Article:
In 1905, John Sloan wrote to his wife, Dolly, saying that he had spent the better part of a day working on a plate of a woman turning out a bedroom light. The image is of just that: a woman, kneeling on her bed, with her hand extended to turn out the lamp. Though a black and white etching, Sloan has convincingly conveyed the bright light of what appears to be a gas lamp; the room behind her is almost entirely in shadow. Sloan’s masterful technique of chiaroscuro–strong contrast between light and dark—conveys a sense of depth as well as drama, juxtaposing the bright light against the harsh darkness of night.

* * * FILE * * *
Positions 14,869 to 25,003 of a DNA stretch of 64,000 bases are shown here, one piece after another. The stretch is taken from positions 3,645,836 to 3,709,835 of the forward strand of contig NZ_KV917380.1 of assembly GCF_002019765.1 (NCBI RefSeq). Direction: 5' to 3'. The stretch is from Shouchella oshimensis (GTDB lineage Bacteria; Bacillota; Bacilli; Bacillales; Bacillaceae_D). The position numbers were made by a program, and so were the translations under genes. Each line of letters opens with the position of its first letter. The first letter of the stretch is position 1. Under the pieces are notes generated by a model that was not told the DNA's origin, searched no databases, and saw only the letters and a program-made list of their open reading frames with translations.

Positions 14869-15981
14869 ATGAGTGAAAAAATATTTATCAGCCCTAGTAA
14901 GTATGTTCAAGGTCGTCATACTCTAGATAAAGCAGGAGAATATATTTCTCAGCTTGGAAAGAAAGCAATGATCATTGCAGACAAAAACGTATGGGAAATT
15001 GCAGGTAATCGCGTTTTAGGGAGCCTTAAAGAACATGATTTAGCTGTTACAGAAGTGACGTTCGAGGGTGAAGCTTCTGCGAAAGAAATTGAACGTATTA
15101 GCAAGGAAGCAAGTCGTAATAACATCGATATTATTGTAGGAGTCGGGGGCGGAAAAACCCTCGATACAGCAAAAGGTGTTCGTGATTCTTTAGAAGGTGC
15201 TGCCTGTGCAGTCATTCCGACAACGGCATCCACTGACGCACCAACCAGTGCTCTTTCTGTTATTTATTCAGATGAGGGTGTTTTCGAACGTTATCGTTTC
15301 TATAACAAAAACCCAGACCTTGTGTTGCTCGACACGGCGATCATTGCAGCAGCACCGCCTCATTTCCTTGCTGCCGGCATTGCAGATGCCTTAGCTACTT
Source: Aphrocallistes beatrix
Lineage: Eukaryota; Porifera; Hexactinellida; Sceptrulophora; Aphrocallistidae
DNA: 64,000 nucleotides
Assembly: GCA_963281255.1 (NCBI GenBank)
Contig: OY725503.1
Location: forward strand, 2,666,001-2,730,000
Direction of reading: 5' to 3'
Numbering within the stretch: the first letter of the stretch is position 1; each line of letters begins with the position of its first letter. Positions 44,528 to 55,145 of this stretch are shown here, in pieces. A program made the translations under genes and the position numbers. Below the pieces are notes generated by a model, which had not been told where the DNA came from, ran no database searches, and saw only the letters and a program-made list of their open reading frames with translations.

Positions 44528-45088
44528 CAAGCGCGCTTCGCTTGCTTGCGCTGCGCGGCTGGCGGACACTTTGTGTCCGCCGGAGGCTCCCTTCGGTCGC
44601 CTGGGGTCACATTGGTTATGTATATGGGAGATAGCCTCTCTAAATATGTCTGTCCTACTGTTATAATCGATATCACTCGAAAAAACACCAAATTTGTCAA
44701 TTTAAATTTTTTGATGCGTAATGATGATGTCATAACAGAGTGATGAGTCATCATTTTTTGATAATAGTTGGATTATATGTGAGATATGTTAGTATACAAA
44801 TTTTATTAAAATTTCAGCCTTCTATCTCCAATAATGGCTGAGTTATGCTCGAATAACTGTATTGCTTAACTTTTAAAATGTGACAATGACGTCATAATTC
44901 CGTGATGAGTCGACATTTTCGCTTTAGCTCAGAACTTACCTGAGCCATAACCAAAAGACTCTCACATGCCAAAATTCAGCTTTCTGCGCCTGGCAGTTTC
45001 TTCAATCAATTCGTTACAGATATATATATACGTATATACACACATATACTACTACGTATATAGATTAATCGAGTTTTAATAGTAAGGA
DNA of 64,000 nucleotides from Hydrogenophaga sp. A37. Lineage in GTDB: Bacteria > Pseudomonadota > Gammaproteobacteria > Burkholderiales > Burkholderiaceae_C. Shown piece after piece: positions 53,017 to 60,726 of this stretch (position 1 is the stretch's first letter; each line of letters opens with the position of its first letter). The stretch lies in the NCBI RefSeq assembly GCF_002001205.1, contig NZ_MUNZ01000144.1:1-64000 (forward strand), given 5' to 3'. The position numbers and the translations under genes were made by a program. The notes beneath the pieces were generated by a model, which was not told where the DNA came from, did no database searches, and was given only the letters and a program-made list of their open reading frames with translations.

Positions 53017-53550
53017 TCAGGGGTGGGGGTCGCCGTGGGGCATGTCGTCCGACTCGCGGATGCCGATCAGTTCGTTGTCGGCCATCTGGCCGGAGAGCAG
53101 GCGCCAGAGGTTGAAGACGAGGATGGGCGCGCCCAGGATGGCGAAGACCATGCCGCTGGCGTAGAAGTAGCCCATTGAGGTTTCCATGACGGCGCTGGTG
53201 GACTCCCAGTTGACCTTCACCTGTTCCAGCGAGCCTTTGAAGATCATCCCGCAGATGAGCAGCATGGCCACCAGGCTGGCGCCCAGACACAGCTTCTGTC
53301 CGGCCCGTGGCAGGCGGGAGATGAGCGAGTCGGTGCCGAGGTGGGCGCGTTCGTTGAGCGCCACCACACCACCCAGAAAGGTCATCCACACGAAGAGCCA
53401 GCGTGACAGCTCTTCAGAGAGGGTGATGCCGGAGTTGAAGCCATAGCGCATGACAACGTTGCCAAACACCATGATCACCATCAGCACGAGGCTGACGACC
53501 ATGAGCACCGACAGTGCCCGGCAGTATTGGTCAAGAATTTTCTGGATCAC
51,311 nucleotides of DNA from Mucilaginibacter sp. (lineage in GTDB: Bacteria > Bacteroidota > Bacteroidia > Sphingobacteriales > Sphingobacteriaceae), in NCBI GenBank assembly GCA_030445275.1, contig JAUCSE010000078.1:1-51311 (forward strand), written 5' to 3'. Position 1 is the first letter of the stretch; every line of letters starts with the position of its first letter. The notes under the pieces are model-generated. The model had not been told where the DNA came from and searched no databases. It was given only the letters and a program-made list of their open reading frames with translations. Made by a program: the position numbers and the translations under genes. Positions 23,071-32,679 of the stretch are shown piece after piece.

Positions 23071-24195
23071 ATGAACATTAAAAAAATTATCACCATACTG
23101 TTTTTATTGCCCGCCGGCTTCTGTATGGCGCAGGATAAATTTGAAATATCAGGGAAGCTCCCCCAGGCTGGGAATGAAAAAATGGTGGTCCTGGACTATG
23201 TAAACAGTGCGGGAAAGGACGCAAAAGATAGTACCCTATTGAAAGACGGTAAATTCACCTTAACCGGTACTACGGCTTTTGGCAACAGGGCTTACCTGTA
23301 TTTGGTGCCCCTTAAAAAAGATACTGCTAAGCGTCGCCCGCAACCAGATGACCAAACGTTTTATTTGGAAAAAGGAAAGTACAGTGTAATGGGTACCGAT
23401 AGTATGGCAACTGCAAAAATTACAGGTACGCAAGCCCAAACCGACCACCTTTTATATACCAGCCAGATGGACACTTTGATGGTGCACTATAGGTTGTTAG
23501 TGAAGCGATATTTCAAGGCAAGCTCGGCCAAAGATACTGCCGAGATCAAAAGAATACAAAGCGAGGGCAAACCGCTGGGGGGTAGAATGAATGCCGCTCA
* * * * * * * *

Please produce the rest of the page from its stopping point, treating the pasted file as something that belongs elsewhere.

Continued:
Notable art critic Russell Sturgis remarked about Sloan’s etching in 1906 that it was “charming.” However, on a whole he was not impressed and remarked that “New York life could be best expressed in words.” Sloan had a different opinion and in response to Sturgis, he gifted him a set of etchings. Sturgis returned the “too costly gift,” keeping only Turning Out the Lights as that was the one plate he admired.